Farewell FeliCa Octopus, save the last tap for me

During the 2019 Apple Pay Octopus saga one thing was clear: Octopus was living on borrowed time. On the eve of the Apple Pay Octopus launch:

Octopus Cards Limited (OCL) has been slow extending the service to include mobile. Instead of putting early effort into digital wallet support for Apple Pay/Google Pay/Samsung Pay, OCL wasted time and resources developing the niche Mobile SIM product which didn’t pan out. This lag coupled with the rise of AliPay and WeChat Pay QR Code payment empires put enormous pressure on OCL to do something…

With so much traffic and business from the mainland, OCL owner MTR is looking to add QR Code Open Loop transit support (paywalled link)…MTR gates will eventually look like the ones in Guangzhou with PBOC/FeliCa/QR Code readers supporting Octopus, China T-Union, AliPay/WeChat Pay. At which point I say OCL doesn’t have a viable transit platform business anymore.

I hoped the success of Apple Pay Octopus would buy it time, but on August 28 the South China Morning Post published a story where OCL CEO Sunny Cheung says they will join the China T-Union initiative for seamless transit integration between Hong Kong and China. He to goes out of his way a few times in the interview to say how ‘old’ NFC technology is:

Cheung said internet users’ criticism of Octopus being a tech laggard died down in June after people were allowed to add their Octopus account to Apple Wallet on their iPhones. Cheung, who admitted he was stung by the criticism, regarded Octopus’ breakthrough on the iPhone as one of the best times of his stint with the company. “This was one of my biggest challenges,” he said. “The breakthrough helped refresh Octopus’ image even though it is still using NFC technology.”

Hong Kong’s Octopus aims to spread tentacles with contactless card for paying fares in mainland China

Obviously Sunny thinks that QR Codes are cutting edge. He is retiring and doesn’t care about criticism of his disastrous OCL tenure, or scalping inbound tourists who want to use Apple Pay Octopus.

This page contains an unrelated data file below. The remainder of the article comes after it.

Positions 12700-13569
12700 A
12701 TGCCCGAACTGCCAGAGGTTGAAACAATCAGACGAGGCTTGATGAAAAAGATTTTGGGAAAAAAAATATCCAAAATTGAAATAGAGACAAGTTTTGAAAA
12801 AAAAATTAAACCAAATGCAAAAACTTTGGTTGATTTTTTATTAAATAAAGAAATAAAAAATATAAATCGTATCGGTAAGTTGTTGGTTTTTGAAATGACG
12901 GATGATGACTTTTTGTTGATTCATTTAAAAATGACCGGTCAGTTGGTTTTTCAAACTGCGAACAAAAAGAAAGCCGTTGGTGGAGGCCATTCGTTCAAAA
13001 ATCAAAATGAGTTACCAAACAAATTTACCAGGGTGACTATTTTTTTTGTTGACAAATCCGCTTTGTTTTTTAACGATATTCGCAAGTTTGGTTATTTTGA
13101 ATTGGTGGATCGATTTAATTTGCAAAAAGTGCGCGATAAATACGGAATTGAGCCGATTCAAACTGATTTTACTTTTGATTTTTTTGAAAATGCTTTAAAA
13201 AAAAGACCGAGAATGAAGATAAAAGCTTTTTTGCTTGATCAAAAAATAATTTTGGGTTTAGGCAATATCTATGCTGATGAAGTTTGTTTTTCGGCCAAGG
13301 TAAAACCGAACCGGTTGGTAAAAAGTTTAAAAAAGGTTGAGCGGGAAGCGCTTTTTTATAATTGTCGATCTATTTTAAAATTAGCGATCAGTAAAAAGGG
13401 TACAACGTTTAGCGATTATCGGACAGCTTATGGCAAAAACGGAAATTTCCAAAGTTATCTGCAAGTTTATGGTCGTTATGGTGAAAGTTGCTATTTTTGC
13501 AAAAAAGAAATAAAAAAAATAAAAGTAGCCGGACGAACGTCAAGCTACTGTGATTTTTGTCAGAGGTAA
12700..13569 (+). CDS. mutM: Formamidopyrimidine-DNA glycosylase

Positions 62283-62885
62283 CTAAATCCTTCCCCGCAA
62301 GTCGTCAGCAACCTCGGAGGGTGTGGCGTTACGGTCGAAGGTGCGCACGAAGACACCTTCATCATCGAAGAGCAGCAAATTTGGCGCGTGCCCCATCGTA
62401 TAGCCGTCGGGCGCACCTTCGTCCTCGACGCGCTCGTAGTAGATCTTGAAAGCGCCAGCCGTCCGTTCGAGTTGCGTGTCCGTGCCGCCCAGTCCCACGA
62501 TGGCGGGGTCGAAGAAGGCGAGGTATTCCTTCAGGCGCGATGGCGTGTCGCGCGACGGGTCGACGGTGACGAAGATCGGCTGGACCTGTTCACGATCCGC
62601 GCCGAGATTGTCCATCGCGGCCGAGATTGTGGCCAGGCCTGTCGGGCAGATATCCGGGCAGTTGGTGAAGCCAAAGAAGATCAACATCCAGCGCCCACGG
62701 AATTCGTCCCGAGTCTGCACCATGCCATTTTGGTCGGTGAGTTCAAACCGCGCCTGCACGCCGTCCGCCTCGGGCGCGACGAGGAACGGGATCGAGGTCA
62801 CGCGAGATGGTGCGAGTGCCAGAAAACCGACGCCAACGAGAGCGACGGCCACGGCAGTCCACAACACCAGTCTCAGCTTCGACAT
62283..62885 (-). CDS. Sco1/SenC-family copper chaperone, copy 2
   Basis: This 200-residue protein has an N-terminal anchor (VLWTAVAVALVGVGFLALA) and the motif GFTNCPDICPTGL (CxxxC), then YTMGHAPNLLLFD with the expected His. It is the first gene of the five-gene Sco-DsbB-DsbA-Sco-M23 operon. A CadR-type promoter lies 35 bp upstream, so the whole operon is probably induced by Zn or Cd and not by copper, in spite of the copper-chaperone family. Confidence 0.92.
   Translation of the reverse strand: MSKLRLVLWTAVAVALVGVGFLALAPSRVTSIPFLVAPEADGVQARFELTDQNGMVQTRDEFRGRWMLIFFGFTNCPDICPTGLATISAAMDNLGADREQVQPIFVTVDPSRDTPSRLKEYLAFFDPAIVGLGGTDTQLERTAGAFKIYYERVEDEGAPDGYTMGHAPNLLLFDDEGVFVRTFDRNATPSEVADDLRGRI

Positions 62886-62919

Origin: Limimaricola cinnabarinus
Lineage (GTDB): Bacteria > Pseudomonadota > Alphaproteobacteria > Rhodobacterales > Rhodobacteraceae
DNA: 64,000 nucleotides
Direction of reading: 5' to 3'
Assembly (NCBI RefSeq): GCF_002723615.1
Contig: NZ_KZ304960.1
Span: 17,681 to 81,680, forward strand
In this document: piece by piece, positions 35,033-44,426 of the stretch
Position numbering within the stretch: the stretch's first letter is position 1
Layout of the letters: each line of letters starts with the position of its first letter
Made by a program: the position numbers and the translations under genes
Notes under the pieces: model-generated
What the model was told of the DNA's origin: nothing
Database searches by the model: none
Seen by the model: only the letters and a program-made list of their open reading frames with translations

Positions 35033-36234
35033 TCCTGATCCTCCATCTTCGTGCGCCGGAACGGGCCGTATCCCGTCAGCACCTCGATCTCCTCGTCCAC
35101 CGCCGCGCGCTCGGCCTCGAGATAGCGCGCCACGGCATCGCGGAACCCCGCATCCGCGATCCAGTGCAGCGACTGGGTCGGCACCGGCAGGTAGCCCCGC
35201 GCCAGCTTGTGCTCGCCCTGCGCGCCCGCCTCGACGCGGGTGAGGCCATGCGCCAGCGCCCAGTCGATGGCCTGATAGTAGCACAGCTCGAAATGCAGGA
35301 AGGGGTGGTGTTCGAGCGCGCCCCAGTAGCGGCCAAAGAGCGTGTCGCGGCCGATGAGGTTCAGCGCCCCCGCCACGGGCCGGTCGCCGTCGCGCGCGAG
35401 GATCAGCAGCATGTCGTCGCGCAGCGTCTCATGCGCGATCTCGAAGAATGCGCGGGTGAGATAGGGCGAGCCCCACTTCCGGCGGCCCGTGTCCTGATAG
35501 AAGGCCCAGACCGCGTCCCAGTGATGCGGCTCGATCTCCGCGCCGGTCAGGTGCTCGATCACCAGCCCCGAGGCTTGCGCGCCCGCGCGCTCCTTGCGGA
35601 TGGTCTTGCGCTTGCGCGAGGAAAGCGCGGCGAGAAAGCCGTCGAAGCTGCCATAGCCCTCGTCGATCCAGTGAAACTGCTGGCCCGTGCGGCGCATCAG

Hard Reality
China has ruthlessly weeded out MIFARE and FeliCa transit cards and replaced them with the slower PBOC 2.0/3.0 China T-Union standard, aka the supermarket checkout spec. Octopus will eventually get the same China T-Union lobotomy.

Doing so means OCL and China transit authorities can replace the Sold Octopus•Lingnan Pass that is plastic only and covers 20 Greater Bay Area cities. If OCL went deep instead of cheap Octopus would go ‘dual mode’: a single card with separate NFC protocols and currency purses: NFC-A/China T-Union RMB and NFC-F/Octopus HKD. In this scenario Hong Kong Octopus remains on FeliCa with the rest of China on PBOC China T-Union.

Unfortunately OCL will likely go cheap instead of deep…. a single protocol China T-Union PBOC 2.0/3.0 card that works everywhere, and on mobile, for all mainland transit and for mainlander transit in Hong Kong. There is also the plastic card issue business angle to consider. Read FeliCa Dude’s Octopus on iPhone 7 post paying special attention to the Octopus plastic card issue steps that he outlines. The Hong Kong powers that be would like that profitable franchise sourced locally or in mainland and not from Sony.